3 Cash Basis versus Accrual Basis of Accounting Why use the Accrual Basis of Accounting? The Matching Principle -- let the expense follow the revenue. Expenses are recognized on the income statement not when paid, or when the work is performed, or when a product is produced, but when the work or the product actually makes its contribution to revenue. The matching principle dictates that efforts (expenses) be matched with accomplishment (revenues) whenever it is reasonable and practicable to do so. In our construction example, if materials were delivered to the job site and paid for, but not installed:» Has revenue from these costs been earned?» So what do we debit? Cash Basis versus Accrual Basis Depreciation Assume that in January of 1999, UC Company purchased equipment for $75,000. The equipment would be useful to UC for three years. Question: What impact would this equipment have on UC s future s, if: a. UC used the cash basis of accounting b. UC used the accrual basis of accounting? 3-9 UCSB Anderson 3-10 UCSB Anderson Cash Basis versus Accrual Basis Example UC Company - Cash Basis Accounting Total Revenues $ 100,000 $ 100,000 $ 100,000 $ 300,000 Depreciation Expenses (75,000) (75,000) Net income (loss) $ 25,000 $ 100,000 $ 100,000 $ 225,000 The Accounting Equation Assets= Liabilities + Equity OR stated another way: Equity= Assets Liabilities Accrual Basis Accounting Sept. Oct. Nov. Total Revenues $ 100,000 $ 100,000 $ 100,000 $ 300,000 Depreciation Expenses (25,000) (25,000) (25,000) (75,000) Net income (loss) $ 75,000 $ 75,000 $ 75,000 $ 225, UCSB Anderson 3-12 UCSB Anderson

4 Simple Algebra If you increase an asset and A=L+E is ALWAYS true, then: L or E must increase too. (Or maybe another A decreases). This is why it is called a dual entry system, aka self balancing set of accounts. For every debit, there is a??? CREDIT!! EXAMPLES: Cash paid to purchase equipment (credit cash), where is the debit? FIXED ASSETS Revenue is recorded when a sale is made (credit revenue). The amount has been billed to the customer but not yet received. Where is the debit? ACCOUNTS RECEIVABLE Debits Credits Debits and Credits Income Stmt. DR. <CR> <CR>** <CR.> DR. Assets = Liab. + Equity Rev. - Exp. = Not uncommon for negative equity (debit balance) 3-13 UCSB Anderson 3-14 UCSB Anderson Flow of Asset Costs Inventory / Cost of Goods Sold Inventory Building Equipment Cost of Goods Sold Depreciation Expense Accounts receivable 75,000 Sales (75,000) Inventory 30,000 Accounts payable (30,000) Prepaid Insurance Insurance Expense Intangible Asset Amortization Expense Purchase inventory for $30,000, Sell for $75, UCSB Anderson 3-16 UCSB Anderson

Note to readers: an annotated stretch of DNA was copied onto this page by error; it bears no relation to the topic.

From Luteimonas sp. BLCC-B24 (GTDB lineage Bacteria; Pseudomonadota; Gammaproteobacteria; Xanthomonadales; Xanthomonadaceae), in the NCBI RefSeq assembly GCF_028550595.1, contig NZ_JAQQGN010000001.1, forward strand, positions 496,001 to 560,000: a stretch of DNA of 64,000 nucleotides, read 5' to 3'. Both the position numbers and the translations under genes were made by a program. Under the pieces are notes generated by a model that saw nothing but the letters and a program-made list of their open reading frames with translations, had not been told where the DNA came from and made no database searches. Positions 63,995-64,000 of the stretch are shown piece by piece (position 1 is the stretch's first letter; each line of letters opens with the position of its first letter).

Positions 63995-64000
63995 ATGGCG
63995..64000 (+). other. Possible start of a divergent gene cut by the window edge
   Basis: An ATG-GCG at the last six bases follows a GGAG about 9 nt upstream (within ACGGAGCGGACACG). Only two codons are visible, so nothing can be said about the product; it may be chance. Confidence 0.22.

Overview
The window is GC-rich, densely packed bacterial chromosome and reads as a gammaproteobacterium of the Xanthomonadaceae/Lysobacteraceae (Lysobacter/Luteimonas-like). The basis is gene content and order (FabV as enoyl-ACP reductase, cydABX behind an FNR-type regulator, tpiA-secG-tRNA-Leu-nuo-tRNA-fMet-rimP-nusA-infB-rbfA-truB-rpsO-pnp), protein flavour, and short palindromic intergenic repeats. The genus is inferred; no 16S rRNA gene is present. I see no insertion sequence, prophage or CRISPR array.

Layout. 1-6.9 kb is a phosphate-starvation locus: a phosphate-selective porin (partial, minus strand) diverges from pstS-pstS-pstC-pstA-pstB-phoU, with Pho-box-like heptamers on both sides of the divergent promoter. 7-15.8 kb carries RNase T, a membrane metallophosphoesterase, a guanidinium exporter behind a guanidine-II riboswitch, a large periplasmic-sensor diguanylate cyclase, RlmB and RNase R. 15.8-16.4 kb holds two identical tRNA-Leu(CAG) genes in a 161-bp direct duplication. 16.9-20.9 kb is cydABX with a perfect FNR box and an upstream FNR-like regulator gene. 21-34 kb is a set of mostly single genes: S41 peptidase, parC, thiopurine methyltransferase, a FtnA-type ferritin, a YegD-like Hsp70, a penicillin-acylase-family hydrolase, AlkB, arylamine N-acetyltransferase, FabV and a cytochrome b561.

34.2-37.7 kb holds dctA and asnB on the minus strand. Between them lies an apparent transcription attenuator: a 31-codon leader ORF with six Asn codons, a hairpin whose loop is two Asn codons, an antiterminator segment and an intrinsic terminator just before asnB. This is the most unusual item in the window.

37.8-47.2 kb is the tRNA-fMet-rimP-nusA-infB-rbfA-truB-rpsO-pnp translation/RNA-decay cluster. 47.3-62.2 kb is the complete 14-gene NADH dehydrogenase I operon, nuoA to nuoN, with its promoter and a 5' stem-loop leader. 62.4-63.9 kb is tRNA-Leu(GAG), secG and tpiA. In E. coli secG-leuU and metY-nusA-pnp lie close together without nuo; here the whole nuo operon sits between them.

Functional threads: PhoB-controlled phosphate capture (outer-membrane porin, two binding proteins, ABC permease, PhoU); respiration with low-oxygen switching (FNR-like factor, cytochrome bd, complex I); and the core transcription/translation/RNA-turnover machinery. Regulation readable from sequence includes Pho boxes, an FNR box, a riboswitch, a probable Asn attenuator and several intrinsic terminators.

5 Inventory / Cost of Goods Sold Accounts receivable 75,000 Sales (75,000) Inventory 0 Cost of goods sold 30,000 Accounts payable (30,000) Inventory / Cost of Goods Sold Accounts receivable 75,000 Sales (75,000) Inventory 0 Cost of goods sold 30,000 Accounts payable (30,000) Retained earnings (45,000) (45,000) Retained earnings (45,000) (45,000) Purchase inventory for $30,000, Sell for $75,000 Pay supplier $30,000, Receive $75,000 from customer 3-17 UCSB Anderson 3-18 UCSB Anderson Inventory / Cost of Goods Sold Cash (30,000) Accounts receivable 75,000 Sales (75,000) Inventory 0 Cost of goods sold 30,000 Accounts payable 0 Inventory / Cost of Goods Sold Cash 45,000 Accounts receivable 0 Sales (75,000) Inventory 0 Cost of goods sold 30,000 Accounts payable 0 Retained earnings (45,000) (45,000) Retained earnings (45,000) (45,000) Pay supplier $30,000, Receive $75,000 from customer Pay supplier $30,000, Receive $75,000 from customer 3-19 UCSB Anderson 3-20 UCSB Anderson